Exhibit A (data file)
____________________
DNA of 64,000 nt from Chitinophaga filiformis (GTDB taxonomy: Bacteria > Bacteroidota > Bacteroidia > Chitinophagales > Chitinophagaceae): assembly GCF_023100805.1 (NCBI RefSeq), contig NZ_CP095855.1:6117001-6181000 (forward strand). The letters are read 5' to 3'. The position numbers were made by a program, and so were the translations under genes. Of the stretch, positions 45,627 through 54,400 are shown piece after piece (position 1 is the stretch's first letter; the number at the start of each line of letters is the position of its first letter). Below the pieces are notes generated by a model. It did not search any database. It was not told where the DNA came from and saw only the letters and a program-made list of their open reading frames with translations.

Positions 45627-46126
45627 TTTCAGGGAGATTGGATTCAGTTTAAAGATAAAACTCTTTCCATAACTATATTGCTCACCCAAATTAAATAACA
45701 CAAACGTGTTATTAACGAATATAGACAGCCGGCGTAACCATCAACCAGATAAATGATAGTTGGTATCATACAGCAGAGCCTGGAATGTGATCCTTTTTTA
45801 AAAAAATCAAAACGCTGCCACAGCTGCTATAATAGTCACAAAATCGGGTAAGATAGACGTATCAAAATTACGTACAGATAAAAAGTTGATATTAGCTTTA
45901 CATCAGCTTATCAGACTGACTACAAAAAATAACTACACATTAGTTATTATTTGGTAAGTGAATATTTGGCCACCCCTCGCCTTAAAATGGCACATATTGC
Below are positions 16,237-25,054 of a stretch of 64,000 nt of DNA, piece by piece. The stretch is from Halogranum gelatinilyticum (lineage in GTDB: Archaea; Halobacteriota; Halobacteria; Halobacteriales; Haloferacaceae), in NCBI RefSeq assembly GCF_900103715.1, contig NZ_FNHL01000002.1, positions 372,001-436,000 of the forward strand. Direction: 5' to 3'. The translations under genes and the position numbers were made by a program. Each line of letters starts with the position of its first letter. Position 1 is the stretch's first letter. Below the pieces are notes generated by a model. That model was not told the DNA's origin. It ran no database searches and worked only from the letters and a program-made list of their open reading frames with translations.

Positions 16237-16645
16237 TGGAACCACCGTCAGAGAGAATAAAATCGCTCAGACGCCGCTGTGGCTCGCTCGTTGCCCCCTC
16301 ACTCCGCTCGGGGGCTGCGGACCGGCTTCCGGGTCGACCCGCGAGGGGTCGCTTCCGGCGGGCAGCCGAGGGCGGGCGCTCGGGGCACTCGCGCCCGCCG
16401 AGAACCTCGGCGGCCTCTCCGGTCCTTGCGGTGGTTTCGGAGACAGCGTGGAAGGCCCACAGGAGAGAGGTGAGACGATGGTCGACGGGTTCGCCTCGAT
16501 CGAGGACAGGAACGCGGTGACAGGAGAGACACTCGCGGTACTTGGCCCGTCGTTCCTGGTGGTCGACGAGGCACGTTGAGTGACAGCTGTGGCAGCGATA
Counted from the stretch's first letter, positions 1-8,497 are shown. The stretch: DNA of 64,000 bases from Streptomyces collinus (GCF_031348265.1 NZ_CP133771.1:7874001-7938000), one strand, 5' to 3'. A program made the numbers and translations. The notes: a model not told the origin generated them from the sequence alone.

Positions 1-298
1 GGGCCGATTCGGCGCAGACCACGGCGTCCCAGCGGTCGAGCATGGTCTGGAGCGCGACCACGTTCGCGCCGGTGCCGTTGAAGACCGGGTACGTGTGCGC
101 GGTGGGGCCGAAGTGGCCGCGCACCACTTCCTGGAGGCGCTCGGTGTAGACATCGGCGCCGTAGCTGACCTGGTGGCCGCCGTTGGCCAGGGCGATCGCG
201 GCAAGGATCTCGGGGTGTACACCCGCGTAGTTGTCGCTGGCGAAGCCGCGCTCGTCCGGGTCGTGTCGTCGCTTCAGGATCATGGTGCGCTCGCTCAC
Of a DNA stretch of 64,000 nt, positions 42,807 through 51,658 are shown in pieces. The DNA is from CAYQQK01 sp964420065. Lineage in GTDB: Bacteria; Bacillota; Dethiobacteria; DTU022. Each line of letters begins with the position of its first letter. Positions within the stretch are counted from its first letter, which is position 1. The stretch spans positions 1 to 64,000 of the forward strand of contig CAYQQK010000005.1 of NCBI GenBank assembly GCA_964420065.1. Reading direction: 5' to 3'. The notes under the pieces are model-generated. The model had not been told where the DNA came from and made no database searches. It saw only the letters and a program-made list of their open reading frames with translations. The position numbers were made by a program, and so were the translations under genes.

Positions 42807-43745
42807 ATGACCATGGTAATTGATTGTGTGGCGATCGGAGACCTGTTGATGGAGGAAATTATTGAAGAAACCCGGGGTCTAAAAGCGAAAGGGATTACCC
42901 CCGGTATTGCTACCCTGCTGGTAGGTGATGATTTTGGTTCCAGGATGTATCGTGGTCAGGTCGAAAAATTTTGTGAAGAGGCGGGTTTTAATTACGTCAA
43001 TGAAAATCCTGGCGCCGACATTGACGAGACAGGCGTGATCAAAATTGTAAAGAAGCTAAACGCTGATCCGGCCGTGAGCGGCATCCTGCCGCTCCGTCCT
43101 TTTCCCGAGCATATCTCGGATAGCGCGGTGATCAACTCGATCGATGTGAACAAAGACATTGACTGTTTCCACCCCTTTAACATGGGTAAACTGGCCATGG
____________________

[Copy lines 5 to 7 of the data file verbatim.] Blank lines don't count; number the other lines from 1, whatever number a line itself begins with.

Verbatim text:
45801 AAAAAATCAAAACGCTGCCACAGCTGCTATAATAGTCACAAAATCGGGTAAGATAGACGTATCAAAATTACGTACAGATAAAAAGTTGATATTAGCTTTA
45901 CATCAGCTTATCAGACTGACTACAAAAAATAACTACACATTAGTTATTATTTGGTAAGTGAATATTTGGCCACCCCTCGCCTTAAAATGGCACATATTGC
Below are positions 16,237-25,054 of a stretch of 64,000 nt of DNA, piece by piece. The stretch is from Halogranum gelatinilyticum (lineage in GTDB: Archaea; Halobacteriota; Halobacteria; Halobacteriales; Haloferacaceae), in NCBI RefSeq assembly GCF_900103715.1, contig NZ_FNHL01000002.1, positions 372,001-436,000 of the forward strand. Direction: 5' to 3'. The translations under genes and the position numbers were made by a program. Each line of letters starts with the position of its first letter. Position 1 is the stretch's first letter. Below the pieces are notes generated by a model. That model was not told the DNA's origin. It ran no database searches and worked only from the letters and a program-made list of their open reading frames with translations.